Overview of the Dog ACTH Stimulation Test
The ACTH stimulation test is used to measure how well the adrenal glands are working. The ACTH stimulation test is used to diagnose dog Cushing’s disease or Addison’s disease.
Cushing’s disease results in the excessive production and release of the cortisol, also described as "hyperadrenocorticism". Addison’s disease, or "hypoadrenocorticism", is caused when the adrenal glands produce too little cortisol.
The ACTH stimulation test involves injecting a small amount of ACTH (adrenocorticotropic hormone), and then taking a blood sample to measure cortisol levels.
ACTH Stimulation Test For Monitoring Dog Cushing's Disease
An ACTH stimulation test is a blood test for Cushing's disease, or hyperadrenocorticism. It can be used to diagnose Cushing's, although another blood test (the low-dose dexamethasone suppression test) is preferred for diagnosis in most cases. The ACTH stim test can have false positive and false negative results, so should always be interpreted carefully.
The ACTH stimulation test is most useful to monitor dogs who are being treated for Cushing's disease with trilostane (Vetoryl). In order to make sure the dog is on an appropriate dose to regulate their adrenal activity, an ACTH stimulation test should be measured on a regular basis. This helps your veterinarian to adjust the dose as needed. If this testing is not done regularly, your dog could be at risk of dangerous side effects.
The ACTH stimulation test is noninvasive. Your dog will stay in the hospital for a short amount of time. An initial blood sample is collected and then an injection of cortrosyn, an adrenal stimulating substance, is given. A second blood test is performed an hour later. The test compares cortisol levels before and after stimulation. The test is very safe but may be expensive due to the cost of the cortrosyn injection.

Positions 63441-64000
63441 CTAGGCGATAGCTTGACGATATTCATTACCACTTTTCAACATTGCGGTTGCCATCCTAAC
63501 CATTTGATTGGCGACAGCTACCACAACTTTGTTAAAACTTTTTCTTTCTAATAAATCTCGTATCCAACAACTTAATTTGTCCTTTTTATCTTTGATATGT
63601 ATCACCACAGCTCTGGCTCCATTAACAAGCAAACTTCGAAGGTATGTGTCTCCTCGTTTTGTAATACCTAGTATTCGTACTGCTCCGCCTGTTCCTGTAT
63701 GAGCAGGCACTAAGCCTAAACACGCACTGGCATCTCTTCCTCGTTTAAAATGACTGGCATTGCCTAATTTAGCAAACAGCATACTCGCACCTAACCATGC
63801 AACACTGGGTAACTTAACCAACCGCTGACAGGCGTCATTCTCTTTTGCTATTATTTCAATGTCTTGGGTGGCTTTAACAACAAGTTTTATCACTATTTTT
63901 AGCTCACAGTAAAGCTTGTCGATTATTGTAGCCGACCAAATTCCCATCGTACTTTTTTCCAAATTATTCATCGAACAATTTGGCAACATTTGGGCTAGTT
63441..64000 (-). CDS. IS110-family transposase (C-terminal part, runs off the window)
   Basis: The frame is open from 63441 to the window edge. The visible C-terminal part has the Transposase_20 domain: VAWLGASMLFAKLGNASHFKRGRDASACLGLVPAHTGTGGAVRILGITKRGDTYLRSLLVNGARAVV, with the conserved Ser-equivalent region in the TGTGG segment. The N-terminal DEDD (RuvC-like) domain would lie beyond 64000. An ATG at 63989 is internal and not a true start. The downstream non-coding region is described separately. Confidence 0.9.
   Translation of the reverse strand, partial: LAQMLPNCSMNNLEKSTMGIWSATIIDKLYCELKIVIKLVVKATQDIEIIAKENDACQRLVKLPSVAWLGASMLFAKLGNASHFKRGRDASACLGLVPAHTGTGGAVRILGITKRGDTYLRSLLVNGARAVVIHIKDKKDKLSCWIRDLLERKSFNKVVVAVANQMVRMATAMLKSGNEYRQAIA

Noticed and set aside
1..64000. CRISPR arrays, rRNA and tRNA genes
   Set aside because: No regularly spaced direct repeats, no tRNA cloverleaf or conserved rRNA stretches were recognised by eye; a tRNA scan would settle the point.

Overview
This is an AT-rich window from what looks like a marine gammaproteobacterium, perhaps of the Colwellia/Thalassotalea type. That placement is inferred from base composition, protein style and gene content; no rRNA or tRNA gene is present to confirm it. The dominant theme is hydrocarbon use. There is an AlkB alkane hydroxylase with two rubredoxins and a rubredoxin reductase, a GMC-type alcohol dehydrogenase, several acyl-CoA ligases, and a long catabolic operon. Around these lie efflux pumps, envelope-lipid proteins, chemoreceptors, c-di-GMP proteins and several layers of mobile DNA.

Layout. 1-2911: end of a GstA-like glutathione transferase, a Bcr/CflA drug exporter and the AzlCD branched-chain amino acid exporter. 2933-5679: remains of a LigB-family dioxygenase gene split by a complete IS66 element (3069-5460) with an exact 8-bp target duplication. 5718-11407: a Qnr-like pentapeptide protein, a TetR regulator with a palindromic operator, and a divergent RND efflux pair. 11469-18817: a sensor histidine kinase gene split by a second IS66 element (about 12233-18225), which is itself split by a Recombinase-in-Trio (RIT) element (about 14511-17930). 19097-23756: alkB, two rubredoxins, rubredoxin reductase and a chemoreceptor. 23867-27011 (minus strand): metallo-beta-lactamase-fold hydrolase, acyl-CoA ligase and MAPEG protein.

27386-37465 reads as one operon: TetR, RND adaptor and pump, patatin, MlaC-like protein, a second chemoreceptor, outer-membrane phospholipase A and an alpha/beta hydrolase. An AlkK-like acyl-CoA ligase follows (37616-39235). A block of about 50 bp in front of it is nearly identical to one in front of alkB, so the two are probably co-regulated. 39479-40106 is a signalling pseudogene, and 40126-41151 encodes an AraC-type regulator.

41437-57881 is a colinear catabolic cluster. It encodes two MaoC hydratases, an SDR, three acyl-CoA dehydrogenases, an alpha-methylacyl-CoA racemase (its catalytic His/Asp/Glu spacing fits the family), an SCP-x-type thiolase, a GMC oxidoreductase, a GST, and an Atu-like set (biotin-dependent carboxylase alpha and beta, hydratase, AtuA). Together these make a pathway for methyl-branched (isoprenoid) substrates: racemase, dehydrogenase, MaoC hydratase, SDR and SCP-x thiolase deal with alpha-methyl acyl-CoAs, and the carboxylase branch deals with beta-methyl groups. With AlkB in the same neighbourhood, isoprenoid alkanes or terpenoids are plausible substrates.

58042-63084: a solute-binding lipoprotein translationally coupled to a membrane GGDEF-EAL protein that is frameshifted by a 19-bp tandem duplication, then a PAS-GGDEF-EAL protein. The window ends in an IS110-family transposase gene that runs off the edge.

ACTH Stimulation Test For Diagnosing Dog Addison's Disease
History, physical, blood chemistry and electrolyte panel point strongly towards the diagnosis of Addison's disease, but in order to confirm it we have to test the adrenal gland itself, and the most reliable way to do so is ACTH stimulation test.
An ACTH stimulation test is the definitive test for Addison's disease. Addison's disease, or hypoadrenocorticism, occurs when the adrenal glands are not functioning appropriately. The adrenal gland produce mineralcorticoids which affect electrolyte balances, and glucocorticoids which have multiple systemic effects on the body. When they are not functioning appropriately, dogs may become very ill with a variety of symptoms. Sometimes they can present in an emergency crisis.
An ACTH stimulation test measures blood cortisol levels. An initial blood test (resting cortisol) is performed, and then an adrenal stimulating hormone called Cortrosyn is administered IV. An hour later, a second blood test is performed. If cortisol levels are low and do not rise with stimulation, a diagnosis of Addison's disease is made. This test is noninvasive, safe, and fairly quick. The results are usually easy to interpret. This test should be done for any dog in which Addison's disease is a possibility.